China is a newcomer in the global gas business. Its first LNG receiving terminal opened in 2006 in southern China’s Guangdong province, shipping in Australian gas.
Its exposure to gas liquefaction is even more recent.
Big state oil firms CNPC and CNOOC ventured into the liquefaction business after 2006, as repeated gas shortages spurred a domestic building boom of mini-scale LNG plants, facilities that liquefy marginal onshore gas reserves into LNG that gets trucked around to users out of reach of pipelines.
CNPC’s HQCEC, previously a chemical design firm, took on the role as the country’s leading LNG engineering and construction company.
It’s now building a 600,000-tpy facility in Ansai, in northern Shaanxi province, the country’s largest, which the company is working to build up to a 2 million-tpy train.
Third-largest oil and gas firm CNOOC is using its only liquefaction facility, a tiny 120,000-tpy plant started up two years ago in Guangdong, as a research base to give it the know how to tackle Iran’s massive North Pars project, industry officials said.
CNOOC signed in 2006 a preliminary $16 billion deal with National Iranian Oil Company to develop North Pars and produce LNG. CNPC clinched a $4.7 billion deal in early 2010 to develop phase-11 of South Pars.
“The test would come this year when HQCEC completes the Ansai plant…Its success means the rise of Huanqiu as a competitor to us,” said Michael Gai, oil and gas business manager with U.S. engineering firm Black & Veatch, a firm active in Chinas mini-LNG business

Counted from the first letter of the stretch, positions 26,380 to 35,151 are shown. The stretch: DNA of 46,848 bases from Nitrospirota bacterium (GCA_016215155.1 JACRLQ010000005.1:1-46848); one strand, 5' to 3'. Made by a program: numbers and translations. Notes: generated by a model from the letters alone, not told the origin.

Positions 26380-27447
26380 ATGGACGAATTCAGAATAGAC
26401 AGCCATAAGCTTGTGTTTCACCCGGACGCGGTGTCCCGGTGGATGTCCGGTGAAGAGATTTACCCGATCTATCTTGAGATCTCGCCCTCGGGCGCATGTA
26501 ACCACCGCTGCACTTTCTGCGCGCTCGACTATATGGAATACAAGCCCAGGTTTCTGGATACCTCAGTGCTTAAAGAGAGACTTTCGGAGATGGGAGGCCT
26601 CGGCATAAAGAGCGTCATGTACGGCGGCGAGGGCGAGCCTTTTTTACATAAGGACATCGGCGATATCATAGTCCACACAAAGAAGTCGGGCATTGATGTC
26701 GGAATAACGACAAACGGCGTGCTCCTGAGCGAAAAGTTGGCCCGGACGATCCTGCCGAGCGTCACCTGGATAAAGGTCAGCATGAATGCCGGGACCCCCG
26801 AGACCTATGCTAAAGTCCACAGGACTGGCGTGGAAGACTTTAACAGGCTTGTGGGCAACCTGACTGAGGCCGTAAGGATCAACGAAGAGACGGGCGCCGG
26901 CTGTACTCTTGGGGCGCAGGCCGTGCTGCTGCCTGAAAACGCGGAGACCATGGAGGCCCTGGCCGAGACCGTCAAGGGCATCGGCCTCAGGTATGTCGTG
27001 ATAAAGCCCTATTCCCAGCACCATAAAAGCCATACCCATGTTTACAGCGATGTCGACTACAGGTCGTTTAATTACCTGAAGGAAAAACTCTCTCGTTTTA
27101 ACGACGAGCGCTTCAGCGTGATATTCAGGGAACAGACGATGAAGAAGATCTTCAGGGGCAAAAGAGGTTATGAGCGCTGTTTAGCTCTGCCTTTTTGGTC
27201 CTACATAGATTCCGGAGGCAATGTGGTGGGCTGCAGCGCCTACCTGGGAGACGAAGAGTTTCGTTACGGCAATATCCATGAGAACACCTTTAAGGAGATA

It may take much longer or at a much larger cost before HQCEC or CNOOC can snatch engineering contracts from global specialists like France’s Technip and American firm Air Products.
But Beijing is keen to see its energy firms grow into engineering giants, and has a history of building up major industries into world beaters.
It took less than three years for China to build its first ultra-high voltage power line that started operation in early 2009 — technology little used elsewhere in the world. This year, China is going to apply its UHV expertise to Brazil as part of a $1 billion acquisition deal last December of seven transmission companies in the Latin American nation.
Less than five years after China started its first 1-gigawatt nuclear power plant using Russian technology, it is now eyeing the export of similar-sized stations using home-grown technology to Pakistan.
“If the government is keen to nurture home-grown liquefaction technology, big guys like Huanqiu will most likely get the first chance,” said Bruce Ge, owner of a local developer of small-scale LNG facilities.
In the Australian Arrow venture, Huanqiu last month was invited to do front-end engineering and design for the liquefaction project in a consortia comprised of established global peers such as Foster Wheeler and Technip.
Huanqiu’s experience as a builder of gas receiving terminals, gained as a sub-contractor in China’s first such project in Dapeng, won it the refinery and gas terminal deal in Cuba, which would be the largest-ever engineering contract a Chinese firm has ever landed abroad.
(Editing by Michael Urquhart)